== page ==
A. G. Bennett, R. B. Rabbetts, Clinical Visual Optics, 2 (Butterworth, London, 1989).

T. Wilson, C. J. R. Sheppard, Theory and Practice of Scanning Optical Microscopy (Academic, London, 1984).

A. Roorda, “Double pass reflections in the human eye,” Ph.D. thesis (University of Waterloo, Waterloo, Ontario, Canada, 1996).

T. Wilson, “The role of the pinhole in confocal imaging systems,” in The Handbook of Biological Confocal Microscopy, J. B. Pawley, ed. (Plenum, New York, 1990), pp. 99–113.

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Figures (8)

Fig. 1
Fig. 1

Procedure for calculating axial resolution. First the 3D PSF is calculated as a sequence of 40 PSF images, with intensities relative to the diffraction-limited eye. Each value on each slice of the 3D PSF is squared, and then each slice is integrated and plotted against its axial position. The FWHM of the resulting function is computed to get the axial resolution.

Fig. 2
Fig. 2

3D PSF with changing pupil size. The squared PSFs are shown here. In the diffraction-limited eye (upper series of PSFs), the squared 3D PSF becomes more compact, both laterally and axially. For a typical eye (lower series of PSFs), the squared 3D PSF looks similar to that in the diffraction-limited case for small pupils and starts to reduce in size with an increase in pupil size. After a certain point, aberrations begin to spread the PSF again.

Fig. 3
Fig. 3

(a) Integrated through-focus intensity of the 3D PSF as a function of axial location plotted for a diffraction-limited eye. Each curve segment shows one through-focus intensity plot over a 2-mm axial depth of the 3D PSF (the scale for each curve segment is not shown). The series of segments represent the individual plots for each pupil size. As expected, the detected intensity increases as the pupil size increases, and the width of the integrated intensity plots decreases as the pupil size increases. (b) Through-focus Strehl ratio as a function of axial location for a diffraction-limited eye for a range of pupil sizes. The Strehl ratio is always equal to 1 at the best focal plane.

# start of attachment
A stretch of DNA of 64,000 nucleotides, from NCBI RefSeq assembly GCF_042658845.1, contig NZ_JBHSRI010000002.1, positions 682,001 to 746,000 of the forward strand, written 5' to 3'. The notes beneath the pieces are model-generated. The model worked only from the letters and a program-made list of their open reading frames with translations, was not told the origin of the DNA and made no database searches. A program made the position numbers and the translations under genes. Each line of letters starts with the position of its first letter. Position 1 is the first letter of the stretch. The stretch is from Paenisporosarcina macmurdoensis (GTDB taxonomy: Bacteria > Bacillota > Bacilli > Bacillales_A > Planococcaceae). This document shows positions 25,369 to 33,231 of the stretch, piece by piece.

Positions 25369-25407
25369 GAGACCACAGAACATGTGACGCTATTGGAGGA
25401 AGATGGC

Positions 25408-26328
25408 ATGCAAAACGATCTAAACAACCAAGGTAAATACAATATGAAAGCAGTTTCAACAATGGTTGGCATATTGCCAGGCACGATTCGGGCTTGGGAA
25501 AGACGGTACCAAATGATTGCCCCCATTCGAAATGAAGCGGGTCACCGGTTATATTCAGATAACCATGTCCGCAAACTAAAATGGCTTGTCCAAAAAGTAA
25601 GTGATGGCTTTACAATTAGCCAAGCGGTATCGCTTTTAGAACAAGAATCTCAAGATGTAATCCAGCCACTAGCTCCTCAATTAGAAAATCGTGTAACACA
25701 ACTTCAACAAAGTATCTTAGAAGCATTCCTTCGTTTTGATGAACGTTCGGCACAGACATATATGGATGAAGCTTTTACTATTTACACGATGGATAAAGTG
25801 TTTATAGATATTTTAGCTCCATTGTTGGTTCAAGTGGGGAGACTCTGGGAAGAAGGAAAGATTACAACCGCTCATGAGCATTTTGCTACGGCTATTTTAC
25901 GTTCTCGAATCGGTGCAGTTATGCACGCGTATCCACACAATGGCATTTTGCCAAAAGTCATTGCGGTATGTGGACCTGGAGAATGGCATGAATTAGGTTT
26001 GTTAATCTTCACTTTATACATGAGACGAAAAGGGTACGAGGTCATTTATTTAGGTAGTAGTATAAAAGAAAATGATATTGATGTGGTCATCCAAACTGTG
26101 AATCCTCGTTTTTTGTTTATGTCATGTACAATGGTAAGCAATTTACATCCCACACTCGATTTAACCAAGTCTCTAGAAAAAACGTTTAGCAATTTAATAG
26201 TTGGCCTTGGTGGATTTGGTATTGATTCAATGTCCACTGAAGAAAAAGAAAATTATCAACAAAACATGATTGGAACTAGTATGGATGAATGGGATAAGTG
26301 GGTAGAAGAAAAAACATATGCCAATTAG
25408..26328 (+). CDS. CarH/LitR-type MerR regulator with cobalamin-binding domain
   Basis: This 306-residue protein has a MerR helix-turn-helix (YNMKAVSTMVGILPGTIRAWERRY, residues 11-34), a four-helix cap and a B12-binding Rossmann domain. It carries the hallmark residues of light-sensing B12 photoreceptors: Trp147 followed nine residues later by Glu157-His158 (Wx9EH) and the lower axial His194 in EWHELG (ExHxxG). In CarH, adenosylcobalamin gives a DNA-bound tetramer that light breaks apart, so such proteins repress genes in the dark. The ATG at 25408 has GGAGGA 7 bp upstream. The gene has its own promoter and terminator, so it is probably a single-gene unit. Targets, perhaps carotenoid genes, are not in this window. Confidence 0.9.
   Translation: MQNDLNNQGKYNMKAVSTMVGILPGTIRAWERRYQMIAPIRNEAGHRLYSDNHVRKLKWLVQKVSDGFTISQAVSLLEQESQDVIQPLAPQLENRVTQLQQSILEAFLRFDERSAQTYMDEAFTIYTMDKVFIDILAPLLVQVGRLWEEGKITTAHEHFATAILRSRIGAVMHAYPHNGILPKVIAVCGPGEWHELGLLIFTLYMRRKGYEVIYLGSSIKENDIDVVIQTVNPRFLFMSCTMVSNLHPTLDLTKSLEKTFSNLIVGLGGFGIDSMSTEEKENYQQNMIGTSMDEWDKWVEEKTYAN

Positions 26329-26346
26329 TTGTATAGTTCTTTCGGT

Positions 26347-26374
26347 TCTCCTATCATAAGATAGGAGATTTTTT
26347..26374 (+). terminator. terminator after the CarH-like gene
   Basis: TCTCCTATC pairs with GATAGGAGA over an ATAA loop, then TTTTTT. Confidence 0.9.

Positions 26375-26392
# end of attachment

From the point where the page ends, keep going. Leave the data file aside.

Fig. 4
Fig. 4

(a) Integrated intensity of the 3D PSF as a function of axial location plotted for a typical eye (subject AV). The detected intensity increases to a point but then decreases as the pupil size increases. Similarly, the width of the integrated intensity plots narrows with increasing pupil size to a point (∼3 mm) but then increases again as pupil size increases. Plots of the FWHM of these curves are shown in Fig. 5. (b) Through-focus Strehl ratio as a function of axial location for a diffraction-limited eye. The Strehl ratio is close to 1 for small pupils but decreases to ∼0.05 for a 6-mm pupil.

Fig. 5
Fig. 5

Plots of axial resolution versus pupil diameter. All subjects are shown here including the diffraction-limited eye, labeled D-L. For all cases but one (subject BW), the axial resolution reached a minimum for a pupil size between 2 and 6 mm.

Fig. 6
Fig. 6

Plots of lateral resolution (50% encircled energy) versus pupil diameter. All subjects are shown here including the diffraction-limited eye, labeled D-L. For all cases, the lateral resolution reaches a minimum for a pupil size between 2 and 6 mm.

Fig. 7
Fig. 7

Comparison of best pupil for axial resolution versus best pupil for lateral resolution. The correlation between the two numbers is very low, indicating that if the pupil size for best lateral resolution is known, it is not possible to predict the best pupil for axial resolution.

Fig. 8
Fig. 8

Comparison of best axial resolution versus best lateral resolution. This plot indicates that improving the lateral resolution will also increase the axial resolution.

Tables (1)

Tables Icon

Table 1 Summary of Optimal Pupil Sizes for Axial Resolution, Lateral Resolution, and Maximum Detected Intensity